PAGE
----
Long Read: “Errol Morris, On Donald Rumsfeld’s Inability to Separate Fact from Fantasy”

Calum Marsh, from Esquire‘s Political Blog:

In his more than thirty-five years as a documentarian, Errol Morris has profiled a lot of delusional people: Holocaust deniers, unpunished murderers, serial killer obsessives. None are as oblivious to their own mistakes as Donald Rumsfeld proves to be in this film. The Unknown Known has been criticized in some quarters for going too easy on its subject, but the truth is that Morris simply takes a more subtle approach. He doesn’t ridicule or undermine Rumsfeld; he doesn’t resort to rhetorical shortcuts or attempt to trick him into the corner of a lie. He doesn’t need to. It’s an axiom of literary criticism that the most damning evidence is always direct quotation. Morris does just that: He hangs Rumsfeld with his own words.

We had the chance to catch up with Morris in the lead-up to The Unknown Known’s release this week to talk politics, language, and why some critics have misunderstood the film…

Esquire: One of the things I find fascinating about the film is that it’s neither a portrait of a master manipulator nor an exposé of somebody who is lying, but rather a profile of a person so impressed by his own aphorisms and slogans that they’re enough for him. He’s not hiding the truth, because he doesn’t have anything to hide.

EMorris: More or less, yes. There’s that smile, throughout the movie—to me it’s that look of supreme self-satisfaction. Look what I just said. I’m the cat who’s just swallowed the canary. I’m so smart, I’m so clever. And yet when you look at these principles—at times I call them Chinese fortune cookie philosophies—they quickly devolve into nonsense talk….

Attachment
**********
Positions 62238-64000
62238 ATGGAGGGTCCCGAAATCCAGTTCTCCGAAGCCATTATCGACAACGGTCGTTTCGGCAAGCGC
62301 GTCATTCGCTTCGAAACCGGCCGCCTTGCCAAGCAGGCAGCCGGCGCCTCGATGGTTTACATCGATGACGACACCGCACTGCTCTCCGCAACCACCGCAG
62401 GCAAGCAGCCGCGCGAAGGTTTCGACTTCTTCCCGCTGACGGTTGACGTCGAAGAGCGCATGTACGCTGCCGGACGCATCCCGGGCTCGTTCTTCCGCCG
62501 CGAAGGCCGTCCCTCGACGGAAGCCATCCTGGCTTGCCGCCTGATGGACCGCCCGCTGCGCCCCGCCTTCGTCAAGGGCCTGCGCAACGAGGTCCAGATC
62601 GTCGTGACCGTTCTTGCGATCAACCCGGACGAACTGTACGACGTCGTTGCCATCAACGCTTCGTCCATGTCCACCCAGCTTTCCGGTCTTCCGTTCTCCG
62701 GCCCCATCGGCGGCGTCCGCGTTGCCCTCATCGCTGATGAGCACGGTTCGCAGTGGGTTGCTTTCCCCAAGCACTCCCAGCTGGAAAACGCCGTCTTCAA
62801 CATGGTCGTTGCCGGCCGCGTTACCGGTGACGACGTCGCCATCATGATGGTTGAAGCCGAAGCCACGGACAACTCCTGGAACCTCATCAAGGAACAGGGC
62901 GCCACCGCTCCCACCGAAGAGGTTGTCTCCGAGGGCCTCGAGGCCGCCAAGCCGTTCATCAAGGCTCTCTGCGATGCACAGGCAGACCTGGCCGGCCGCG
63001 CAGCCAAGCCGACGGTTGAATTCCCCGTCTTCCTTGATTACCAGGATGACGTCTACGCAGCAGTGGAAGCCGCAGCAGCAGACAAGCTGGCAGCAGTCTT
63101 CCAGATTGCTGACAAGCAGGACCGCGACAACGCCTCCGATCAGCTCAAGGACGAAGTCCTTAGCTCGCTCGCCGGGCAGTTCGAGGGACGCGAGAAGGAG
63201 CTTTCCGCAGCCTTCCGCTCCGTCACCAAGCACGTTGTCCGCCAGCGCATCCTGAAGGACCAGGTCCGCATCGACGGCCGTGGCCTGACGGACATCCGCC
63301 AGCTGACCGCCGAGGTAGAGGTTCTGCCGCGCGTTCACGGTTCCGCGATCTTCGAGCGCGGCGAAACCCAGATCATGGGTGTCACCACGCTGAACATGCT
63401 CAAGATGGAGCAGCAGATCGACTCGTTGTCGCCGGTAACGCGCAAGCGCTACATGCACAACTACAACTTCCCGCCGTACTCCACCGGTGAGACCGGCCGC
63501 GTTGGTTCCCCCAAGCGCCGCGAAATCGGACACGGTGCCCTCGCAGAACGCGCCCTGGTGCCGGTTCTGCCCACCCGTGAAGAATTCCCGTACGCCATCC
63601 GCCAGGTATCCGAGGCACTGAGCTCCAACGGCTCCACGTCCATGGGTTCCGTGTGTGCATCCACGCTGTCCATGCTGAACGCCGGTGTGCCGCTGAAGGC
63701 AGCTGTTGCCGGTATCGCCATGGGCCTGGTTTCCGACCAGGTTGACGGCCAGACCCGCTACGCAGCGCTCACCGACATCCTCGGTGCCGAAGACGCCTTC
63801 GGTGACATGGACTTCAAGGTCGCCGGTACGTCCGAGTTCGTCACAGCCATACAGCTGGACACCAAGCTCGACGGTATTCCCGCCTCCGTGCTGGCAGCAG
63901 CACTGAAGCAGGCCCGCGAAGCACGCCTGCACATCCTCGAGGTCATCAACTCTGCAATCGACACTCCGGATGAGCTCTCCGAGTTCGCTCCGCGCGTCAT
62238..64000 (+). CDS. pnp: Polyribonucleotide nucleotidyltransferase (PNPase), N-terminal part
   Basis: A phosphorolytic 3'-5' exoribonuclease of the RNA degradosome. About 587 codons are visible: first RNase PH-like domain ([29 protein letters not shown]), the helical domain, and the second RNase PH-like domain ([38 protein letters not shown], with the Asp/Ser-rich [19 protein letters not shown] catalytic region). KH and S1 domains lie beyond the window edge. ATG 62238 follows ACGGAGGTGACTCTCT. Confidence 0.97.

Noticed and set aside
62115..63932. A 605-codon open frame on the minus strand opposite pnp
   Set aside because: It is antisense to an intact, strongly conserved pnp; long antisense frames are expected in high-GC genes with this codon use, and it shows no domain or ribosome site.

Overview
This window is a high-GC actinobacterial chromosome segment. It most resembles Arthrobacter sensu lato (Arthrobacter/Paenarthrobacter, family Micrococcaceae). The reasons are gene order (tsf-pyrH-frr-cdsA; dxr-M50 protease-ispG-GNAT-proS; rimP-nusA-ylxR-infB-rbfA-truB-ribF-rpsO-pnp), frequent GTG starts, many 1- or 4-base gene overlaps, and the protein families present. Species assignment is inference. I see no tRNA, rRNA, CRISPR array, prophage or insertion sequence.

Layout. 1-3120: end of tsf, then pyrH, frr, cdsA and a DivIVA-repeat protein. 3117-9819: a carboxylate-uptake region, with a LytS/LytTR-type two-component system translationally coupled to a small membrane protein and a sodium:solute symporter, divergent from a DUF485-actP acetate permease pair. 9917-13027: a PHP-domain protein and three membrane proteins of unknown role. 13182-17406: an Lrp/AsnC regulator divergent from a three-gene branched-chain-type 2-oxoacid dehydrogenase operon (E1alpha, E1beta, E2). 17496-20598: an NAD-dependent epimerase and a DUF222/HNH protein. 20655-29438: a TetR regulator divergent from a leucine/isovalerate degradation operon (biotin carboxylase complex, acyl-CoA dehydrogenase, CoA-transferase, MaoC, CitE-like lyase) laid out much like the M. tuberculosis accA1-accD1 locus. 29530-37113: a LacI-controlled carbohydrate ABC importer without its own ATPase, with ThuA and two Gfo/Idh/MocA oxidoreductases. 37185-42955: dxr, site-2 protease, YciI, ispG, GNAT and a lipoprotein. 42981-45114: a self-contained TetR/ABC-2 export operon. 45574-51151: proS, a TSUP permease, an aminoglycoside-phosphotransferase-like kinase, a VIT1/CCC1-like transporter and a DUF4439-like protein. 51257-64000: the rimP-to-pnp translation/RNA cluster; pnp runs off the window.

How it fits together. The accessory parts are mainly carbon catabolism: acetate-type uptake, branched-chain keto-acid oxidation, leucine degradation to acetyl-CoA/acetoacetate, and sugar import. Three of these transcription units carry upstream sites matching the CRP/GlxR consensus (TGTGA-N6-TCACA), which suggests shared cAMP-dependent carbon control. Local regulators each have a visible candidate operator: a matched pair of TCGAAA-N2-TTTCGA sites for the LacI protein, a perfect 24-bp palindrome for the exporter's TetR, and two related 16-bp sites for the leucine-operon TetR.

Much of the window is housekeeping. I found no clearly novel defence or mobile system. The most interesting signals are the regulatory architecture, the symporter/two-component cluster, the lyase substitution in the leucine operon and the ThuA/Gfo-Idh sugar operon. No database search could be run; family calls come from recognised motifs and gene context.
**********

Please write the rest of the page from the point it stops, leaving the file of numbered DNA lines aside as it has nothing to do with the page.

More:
ESQ: When he’s being vague or evasive, is he deliberately trying to hide something, or is that kind of nonsense sincerely all he can give?

EMorris: Again you’ve gone to the heart of the movie. I don’t know whether it’s ever possible to pin him down in that regard. My own thought is that there’s nothing there—that in the end all you’re left with is the smile…

I went to Google to try and track down some of the 2003/4 conservative semi-erotica written about Rumsfeld (No doubt about it, Don Rumsfeld is a stud muffin”), and got distracted by the NYTimes review (with video!) of Morris’ film:

Clips from press briefings during the Iraq war illustrate his penchant for using semantics as a weapon, one he wields with undiminished glee against Mr. Morris. When the filmmaker presses him on the “torture memos” authorizing harsh treatment of suspected terrorists, Mr. Rumsfeld rephrases the question in such a way as to minimize any moral stigma and also any hint of his own responsibility. “Little different cast I just put on it than the one you did,” he says, breaking into a smile and raising a finger of triumph. “I’ll chalk that one up.”…